WWII Photography, Teaching FOIA, Photobucket, More: Monday Afternoon ResearchBuzz, June 24, 2019

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WRAL: North Carolina native’s World War II photos digitized. “The State Archives of North Carolina has honored Wilson native Guy Cox by digitizing more than 400 photographs the lensman took aboard the USS Bunker Hill from 1943-45 during World War II.” These are more “candid,” daily life, and portrait photography than military conflict photography, but it’s worth a visit. At least one photo has some (nothing-visible) nudity.

Muckrock: Looking for a better way to teach public records? Read what we’ve learned in Make FOIA Work. “Last August, with support from the Online News Association, we partnered with the Engagement Lab at Emerson College and the Boston Institute for Nonprofit Journalism to explore new ways of teaching public records to students and the broader community. Five workshops, four articles, and a hundred public records requests later, our partners at the Engagement Lab have put together a new website, Make FOIA Work, and downloadable guide on what we’ve learned, ideas to make Freedom of Information work more exciting and accessible, and a blueprint for others to build on.”


The Verge: Photobucket still has your photos, and it wants you to come back. “The company is trying to make a comeback as more than just a site for forgotten photos, though usage has dramatically declined over the years, and it faces significantly more competition than when it first launched in 2003. Once accounting for 2 percent of US internet traffic by hosting photos for sites like eBay and Myspace, Photobucket is now somewhere in the range of the 1,500th most-visited website in the US, according to Alexa rankings.”

Coin Rivet: Everipedia 2.0 launches public beta . “Everipedia – the world’s first encyclopedia built on blockchain technology – has officially rolled out the Everipedia 2.0 public beta.”


RTE: BAI wants to combat harmful content on social media. “The Broadcasting Authority of Ireland is proposing it be given the power to issue notices to remove harmful content, develop an online safety code and to promote awareness of online safety in Ireland.”

The New York Times: In Streaming Age, Classical Music Gets Lost in the Metadata. “When Roopa Kalyanaraman Marcello, a classical music aficionado in Brooklyn, asked her Amazon Echo for some music recently, she had a specific request: the third movement of Beethoven’s ‘Emperor’ Concerto. ‘It kind of energizes me, motivates me to get things done,’ she said. But the Echo, a voice-activated speaker, could not find what she wanted.”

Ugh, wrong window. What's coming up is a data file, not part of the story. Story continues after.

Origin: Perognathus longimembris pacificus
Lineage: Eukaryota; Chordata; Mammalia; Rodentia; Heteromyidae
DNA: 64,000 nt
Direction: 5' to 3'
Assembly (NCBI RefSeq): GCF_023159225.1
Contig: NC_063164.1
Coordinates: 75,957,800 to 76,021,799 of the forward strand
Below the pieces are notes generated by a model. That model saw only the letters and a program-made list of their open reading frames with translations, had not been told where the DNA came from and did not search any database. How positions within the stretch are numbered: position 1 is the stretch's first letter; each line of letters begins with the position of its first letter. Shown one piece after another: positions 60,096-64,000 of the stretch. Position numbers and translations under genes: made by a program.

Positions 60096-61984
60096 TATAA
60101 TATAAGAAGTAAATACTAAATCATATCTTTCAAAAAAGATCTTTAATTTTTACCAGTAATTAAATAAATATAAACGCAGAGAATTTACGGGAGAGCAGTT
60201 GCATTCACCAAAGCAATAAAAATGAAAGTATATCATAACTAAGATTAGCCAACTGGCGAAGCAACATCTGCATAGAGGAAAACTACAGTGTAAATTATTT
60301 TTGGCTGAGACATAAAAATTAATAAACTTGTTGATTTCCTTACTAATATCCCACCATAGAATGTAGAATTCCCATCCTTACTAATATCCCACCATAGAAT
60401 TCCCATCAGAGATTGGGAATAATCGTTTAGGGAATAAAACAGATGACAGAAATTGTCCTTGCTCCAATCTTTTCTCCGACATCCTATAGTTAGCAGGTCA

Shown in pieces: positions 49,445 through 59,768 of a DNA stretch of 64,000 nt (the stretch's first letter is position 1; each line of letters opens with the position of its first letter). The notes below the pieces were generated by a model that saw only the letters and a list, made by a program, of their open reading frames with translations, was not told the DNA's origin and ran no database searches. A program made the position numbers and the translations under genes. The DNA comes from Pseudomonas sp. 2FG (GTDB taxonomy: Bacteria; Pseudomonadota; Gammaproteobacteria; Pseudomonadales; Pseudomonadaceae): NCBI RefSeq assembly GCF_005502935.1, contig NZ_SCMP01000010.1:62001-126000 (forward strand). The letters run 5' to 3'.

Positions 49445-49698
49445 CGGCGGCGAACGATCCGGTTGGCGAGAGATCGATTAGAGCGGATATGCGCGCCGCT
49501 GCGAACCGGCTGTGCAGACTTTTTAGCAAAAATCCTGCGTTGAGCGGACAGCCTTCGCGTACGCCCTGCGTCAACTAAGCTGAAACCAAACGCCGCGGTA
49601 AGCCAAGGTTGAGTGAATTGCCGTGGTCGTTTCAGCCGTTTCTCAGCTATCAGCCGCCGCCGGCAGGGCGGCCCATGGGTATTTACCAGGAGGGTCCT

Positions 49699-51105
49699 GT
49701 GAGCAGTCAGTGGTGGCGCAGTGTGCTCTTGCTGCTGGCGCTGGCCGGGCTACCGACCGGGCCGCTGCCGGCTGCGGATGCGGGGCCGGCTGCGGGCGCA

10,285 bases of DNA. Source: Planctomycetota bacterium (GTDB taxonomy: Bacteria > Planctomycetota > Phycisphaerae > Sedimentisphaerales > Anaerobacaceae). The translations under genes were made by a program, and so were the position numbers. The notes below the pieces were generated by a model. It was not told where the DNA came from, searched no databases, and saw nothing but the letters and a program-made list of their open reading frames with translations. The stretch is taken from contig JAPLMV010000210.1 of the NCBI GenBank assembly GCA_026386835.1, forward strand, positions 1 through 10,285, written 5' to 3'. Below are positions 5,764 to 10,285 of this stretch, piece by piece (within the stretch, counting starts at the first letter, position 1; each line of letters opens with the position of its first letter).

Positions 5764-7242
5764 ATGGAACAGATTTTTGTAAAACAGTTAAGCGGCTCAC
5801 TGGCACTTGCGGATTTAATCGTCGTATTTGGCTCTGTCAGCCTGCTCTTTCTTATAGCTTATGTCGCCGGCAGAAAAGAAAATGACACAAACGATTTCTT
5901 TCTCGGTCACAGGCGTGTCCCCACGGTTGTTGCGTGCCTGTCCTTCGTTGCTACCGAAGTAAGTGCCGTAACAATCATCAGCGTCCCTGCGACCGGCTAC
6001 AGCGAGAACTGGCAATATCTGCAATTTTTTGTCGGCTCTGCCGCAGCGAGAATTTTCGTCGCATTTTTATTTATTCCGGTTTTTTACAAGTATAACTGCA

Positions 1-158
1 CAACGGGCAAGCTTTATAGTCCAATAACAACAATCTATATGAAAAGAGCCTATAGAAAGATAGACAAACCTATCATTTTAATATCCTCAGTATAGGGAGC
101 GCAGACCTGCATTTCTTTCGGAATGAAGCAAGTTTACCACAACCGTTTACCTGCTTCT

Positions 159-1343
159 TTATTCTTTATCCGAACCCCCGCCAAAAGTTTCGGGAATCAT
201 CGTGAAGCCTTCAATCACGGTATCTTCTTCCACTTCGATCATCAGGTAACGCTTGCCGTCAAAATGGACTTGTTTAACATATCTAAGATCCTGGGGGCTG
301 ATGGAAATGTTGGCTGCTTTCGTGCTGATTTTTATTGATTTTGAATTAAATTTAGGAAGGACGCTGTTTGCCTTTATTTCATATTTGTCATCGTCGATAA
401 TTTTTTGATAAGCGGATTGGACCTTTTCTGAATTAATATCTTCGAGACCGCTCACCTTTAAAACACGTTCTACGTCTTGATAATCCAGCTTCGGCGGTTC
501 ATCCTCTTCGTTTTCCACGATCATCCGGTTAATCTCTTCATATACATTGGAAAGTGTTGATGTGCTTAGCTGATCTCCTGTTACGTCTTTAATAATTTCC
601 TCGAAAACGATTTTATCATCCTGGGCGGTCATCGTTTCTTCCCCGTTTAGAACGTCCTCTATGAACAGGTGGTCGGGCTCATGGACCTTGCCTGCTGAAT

UPI: Cannabis-related companies hit brick wall on social media. “Cannabis and industrial hemp companies that are legal in many states are finding an uneven terrain online when they attempt to promote their businesses or sell products on the Internet.”


BBC: Raspberry Pi used to steal data from Nasa lab. “A tiny Raspberry Pi computer has been used to steal data from Nasa’s Jet Propulsion Laboratory, the space agency has revealed. An audit report reveals the gadget was used to take about 500MB of data.”

Broadcasting+Cable: Sens. Warner, Hawley Team on Social Media Data Monetization Dashboard. “Sens. Mark Warner (D-Va.) and Josh Hawley (R-Mo.) have teamed up to introduce a bill that would require social media platforms and other ‘data harvesting companies’ to provide information to financial regulators and consumers on ‘exactly’ what data they are collecting from consumers and how it is being monetized, and charge the Securities and Exchange Commission to come up with a method for calculating data value.”


Bloomberg: What Social Media Needs Is More Humans. “Rare is the week that doesn’t bring some new controversy over someone or something being banned from Twitter or Facebook for being too offensive. (Latest: a Led Zeppelin album cover.) As regular readers know, I prefer more speech to less speech, but this column isn’t about what content rules private companies should enforce. Today I’m wearing my fair-process hat. These mighty controversies over kicking users off social media would be mightily reduced if there was a better process for making the decisions. And I have one. I can summarize my proposal this way: Human at the front end, human in the middle, human at the back end.” Good afternoon, Internet…

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